Supreme Court allows Trump's 'travel ban' to enter effect

Miriam Fawaz a Syrian refugee living with her husband and three children in Bridgeport says the justices decision is heartbreaking

Miriam Fawaz a Syrian refugee living with her husband and three children in Bridgeport says the justices decision is heartbreaking

The US Supreme Court on Monday handed a victory to President Donald Trump by allowing his latest travel ban targeting people from six Muslim-majority countries to go into full effect even as legal challenges continue in lower courts.

He expressed regret that the court's move gives "bigotry full license in US".

Then, ruling on an earlier version of the travel order, the justices said the administration could refuse entry for visitors and immigrants from several Muslim nations, but not to families, travelers and others who had a "credible claim of a bona fide relationship with person or entity in the United States".

Generally, the policy, announced by presidential proclamation, bars most citizens of Iran, Libya, Syria, Chad, Yemen, North Korea, and Somalia, and certain groups of people from Venezuela, from traveling to the United States.

Trump had promised as a candidate to impose "a total and complete shutdown of Muslims entering the United States".

President Trump met with the Libyan prime minister on December 1 to discuss counter-terrorism efforts. Such people will also be barred, with the latest SC order. "He has repeatedly confirmed it, including just last week on Twitter", he said, referring to the President retweeting a series of anti-Muslim videos posted by a British nationalist.

The lower court bans did not block the restrictions on Venezuelan officials or immigrants from North Korea.

Iran's Foreign Minister Mohammad Javad Zarif slammed the USA travel ban on travelers from six mainly Muslim countries in a tweet Monday.

"The government's national security rationales have also grown more attenuated: The order itself acknowledges that the affected aliens can safely be vetted and granted entry, so long as they seek visas the government prefers, and the government's delay in requesting a stay makes plain that no exigency warrants this court's immediate intervention".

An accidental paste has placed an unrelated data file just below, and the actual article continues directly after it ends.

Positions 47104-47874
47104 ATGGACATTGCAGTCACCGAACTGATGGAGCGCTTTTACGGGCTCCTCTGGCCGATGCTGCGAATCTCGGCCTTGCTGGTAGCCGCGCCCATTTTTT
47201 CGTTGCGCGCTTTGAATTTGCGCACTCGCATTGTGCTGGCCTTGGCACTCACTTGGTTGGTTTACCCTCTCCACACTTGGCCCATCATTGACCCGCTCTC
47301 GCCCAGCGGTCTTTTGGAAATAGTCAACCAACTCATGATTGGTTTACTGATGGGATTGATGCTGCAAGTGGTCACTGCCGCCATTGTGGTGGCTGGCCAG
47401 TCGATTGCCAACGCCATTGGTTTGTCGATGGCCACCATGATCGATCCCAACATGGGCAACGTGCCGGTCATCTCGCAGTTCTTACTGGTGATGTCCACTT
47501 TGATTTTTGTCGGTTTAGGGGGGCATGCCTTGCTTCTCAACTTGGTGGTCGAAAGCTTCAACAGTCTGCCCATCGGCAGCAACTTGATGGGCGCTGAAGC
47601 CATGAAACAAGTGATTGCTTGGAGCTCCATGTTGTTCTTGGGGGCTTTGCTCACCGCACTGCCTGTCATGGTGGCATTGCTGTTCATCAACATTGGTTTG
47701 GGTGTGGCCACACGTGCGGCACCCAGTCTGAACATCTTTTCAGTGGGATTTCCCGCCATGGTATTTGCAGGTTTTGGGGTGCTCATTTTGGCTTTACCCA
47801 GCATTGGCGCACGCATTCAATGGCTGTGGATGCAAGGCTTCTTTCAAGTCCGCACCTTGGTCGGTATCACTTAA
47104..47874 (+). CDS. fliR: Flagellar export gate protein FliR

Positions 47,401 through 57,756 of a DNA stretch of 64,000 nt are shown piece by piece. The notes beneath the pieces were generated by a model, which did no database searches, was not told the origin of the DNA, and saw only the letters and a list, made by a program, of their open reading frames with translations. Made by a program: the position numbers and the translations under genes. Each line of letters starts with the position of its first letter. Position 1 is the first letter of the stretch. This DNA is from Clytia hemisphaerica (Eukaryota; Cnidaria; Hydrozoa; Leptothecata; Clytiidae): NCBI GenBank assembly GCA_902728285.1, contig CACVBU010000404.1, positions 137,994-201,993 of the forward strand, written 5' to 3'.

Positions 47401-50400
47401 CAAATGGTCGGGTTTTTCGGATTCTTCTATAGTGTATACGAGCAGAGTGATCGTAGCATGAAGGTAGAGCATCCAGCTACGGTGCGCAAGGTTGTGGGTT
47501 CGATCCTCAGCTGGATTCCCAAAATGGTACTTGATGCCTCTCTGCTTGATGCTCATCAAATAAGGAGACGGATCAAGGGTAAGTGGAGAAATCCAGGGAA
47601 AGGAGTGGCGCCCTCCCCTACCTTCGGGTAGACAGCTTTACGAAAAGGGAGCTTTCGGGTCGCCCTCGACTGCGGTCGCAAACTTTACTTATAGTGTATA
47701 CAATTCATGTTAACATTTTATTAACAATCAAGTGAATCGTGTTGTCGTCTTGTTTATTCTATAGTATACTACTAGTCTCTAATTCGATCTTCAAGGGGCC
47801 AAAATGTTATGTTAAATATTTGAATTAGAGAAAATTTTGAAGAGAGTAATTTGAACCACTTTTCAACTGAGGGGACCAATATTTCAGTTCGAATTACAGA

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The court's brief, unsigned orders on Monday urged appeals courts to move swiftly to determine whether the latest ban was lawful.

The San Francisco-based 9th US Circuit Court of Appeals will hear arguments on the merits of Hawaii's challenge on Wednesday in Seattle. The banned groups also include - relatives of United States citizens and people with offer of employment from US-based businesses - before the Court hears the lawsuits filed against Trump travel ban.

The national ACLU plans to argue at the Fourth Circuit Court of Appeals on Friday that the ban should ultimately be struck down.

She's talking about her octagenarian father-in-law.

The language is drawn from a Supreme Court decision last June that exempted such foreign nationals from Trump's second version of the executive order, which expired this fall.

"All it takes is a simple Google search and we see that the real threat is internal [to the US]".

Department of Homeland Security acting Spokesman Tyler Houlton said the agency is pleased with the Supreme Court's decision and will "continue to fully implement the President's robust and Constitutional counterterrorism agenda in accordance with the law".

"To be honest, it's emotional for me, because the belief that I've always had in this country is really being tested", she said, her voice shaking.

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